The Last Empire: The Final Days of the Soviet Union by Serhii Plokhy (Hardback, 2014)
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- DescriptionOn Christmas Day, 1991, President George H. W. Bush addressed the nation to declare an American victory in the Cold War: earlier that day Mikhail Gorbachev had resigned as the first and last Soviet president. The enshrining of that narrative, one in which the end of the Cold War was linked to the disintegration of the Soviet Union and the triumph of democratic values over communism, took center stage in American public discourse immediately after Bush's speech and has persisted for decades--with disastrous consequences for American standing in the world. As prize-winning historian Serhii Plokhy reveals in The Last Empire, the collapse of the Soviet Union was anything but the handiwork of the United States. On the contrary, American leaders dreaded the possibility that the Soviet Union--weakened by infighting and ecomic turmoil--might suddenly crumble, throwing all of Eurasia into chaos. Bush was firmly committed to supporting his ally and personal friend Gorbachev, and remained wary of nationalist or radical leaders such as recently elected Russian President Boris Yeltsin. Fearing what might happen to the large Soviet nuclear arsenal in the event of the union's collapse, Bush stood by Gorbachev as he resisted the growing independence movements in Ukraine, Moldova, and the Caucasus. Plokhy's detailed, authoritative account shows that it was only after the movement for independence of the republics had gained undeniable momentum on the eve of the Ukrainian vote for independence that fall that Bush finally abandoned Gorbachev to his fate. Drawing on recently declassified documents and original interviews with key participants, Plokhy presents a bold new interpretation of the Soviet Union's final months and argues that the key to the Soviet collapse was the inability of the two largest Soviet republics, Russia and Ukraine, to agree on the continuing existence of a unified state. By attributing the Soviet collapse to the impact of American actions, US policy makers overrated their own capacities in toppling and rebuilding foreign regimes. Not only was the key American role in the demise of the Soviet Union a myth, but this misplaced belief has guided--and haunted--American foreign policy ever since.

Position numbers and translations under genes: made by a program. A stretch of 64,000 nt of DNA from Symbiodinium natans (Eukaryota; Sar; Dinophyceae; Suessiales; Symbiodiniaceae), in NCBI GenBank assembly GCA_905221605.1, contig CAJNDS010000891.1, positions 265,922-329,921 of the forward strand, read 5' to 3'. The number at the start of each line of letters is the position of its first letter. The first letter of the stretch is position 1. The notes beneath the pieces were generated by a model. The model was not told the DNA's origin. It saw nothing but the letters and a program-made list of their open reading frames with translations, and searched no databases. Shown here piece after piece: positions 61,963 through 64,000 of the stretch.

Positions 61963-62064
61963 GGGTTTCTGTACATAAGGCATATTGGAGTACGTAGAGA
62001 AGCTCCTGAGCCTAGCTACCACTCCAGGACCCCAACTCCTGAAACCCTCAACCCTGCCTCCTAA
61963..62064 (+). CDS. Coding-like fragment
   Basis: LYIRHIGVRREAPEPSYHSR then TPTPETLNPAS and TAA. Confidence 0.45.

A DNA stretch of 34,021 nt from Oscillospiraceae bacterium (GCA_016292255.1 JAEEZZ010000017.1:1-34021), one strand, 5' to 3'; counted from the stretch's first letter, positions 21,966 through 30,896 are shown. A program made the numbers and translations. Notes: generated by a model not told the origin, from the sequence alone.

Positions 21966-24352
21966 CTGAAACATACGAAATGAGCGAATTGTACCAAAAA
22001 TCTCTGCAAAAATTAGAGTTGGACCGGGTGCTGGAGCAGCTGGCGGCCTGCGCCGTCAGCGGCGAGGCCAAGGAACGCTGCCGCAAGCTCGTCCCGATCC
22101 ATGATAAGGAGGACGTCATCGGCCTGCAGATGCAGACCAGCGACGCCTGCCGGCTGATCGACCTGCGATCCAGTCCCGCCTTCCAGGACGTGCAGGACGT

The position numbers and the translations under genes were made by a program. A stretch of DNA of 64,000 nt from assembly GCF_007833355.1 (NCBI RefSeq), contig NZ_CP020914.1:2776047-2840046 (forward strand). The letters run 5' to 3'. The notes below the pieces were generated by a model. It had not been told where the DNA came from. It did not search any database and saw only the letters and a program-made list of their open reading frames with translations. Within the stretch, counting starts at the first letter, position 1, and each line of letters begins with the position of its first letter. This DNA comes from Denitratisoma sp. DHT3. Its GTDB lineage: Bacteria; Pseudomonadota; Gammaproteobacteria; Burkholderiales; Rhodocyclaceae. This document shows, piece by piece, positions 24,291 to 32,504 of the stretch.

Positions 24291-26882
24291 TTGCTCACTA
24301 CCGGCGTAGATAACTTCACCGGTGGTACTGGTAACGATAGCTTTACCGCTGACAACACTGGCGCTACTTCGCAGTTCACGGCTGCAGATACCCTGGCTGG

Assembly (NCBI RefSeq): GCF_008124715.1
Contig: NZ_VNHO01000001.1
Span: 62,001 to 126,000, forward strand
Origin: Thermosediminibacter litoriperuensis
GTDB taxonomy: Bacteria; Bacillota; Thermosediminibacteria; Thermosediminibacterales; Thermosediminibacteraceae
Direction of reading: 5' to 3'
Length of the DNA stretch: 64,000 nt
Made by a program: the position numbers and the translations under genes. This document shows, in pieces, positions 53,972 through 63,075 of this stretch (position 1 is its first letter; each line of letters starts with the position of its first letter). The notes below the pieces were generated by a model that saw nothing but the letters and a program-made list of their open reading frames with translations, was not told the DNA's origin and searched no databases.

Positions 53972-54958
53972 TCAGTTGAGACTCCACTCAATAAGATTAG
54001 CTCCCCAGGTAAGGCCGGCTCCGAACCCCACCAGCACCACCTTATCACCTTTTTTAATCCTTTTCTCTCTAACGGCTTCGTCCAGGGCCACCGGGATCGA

- Author BiographySerhii Plokhy is the Mykhailo Hrushevsky Professor of Ukrainian History at Harvard University. A three-time recipient of the American Association for Ukrainian Studies prize and author of Yalta: The Price of Peace, Plokhy lives in Cambridge, Massachusetts.
- Author(s)Serhii Plokhy
- PublisherThe Perseus Books Group
- Date of Publication29/05/2014
- SubjectRegional History
- Place of PublicationWashington
- Country of PublicationUnited States
- ImprintBasic Civitas Books
- Content Noteblack & white halftones
- Weight771 g
- Width156 mm
- Height235 mm
- Spine41 mm
- Format DetailsCloth over boards
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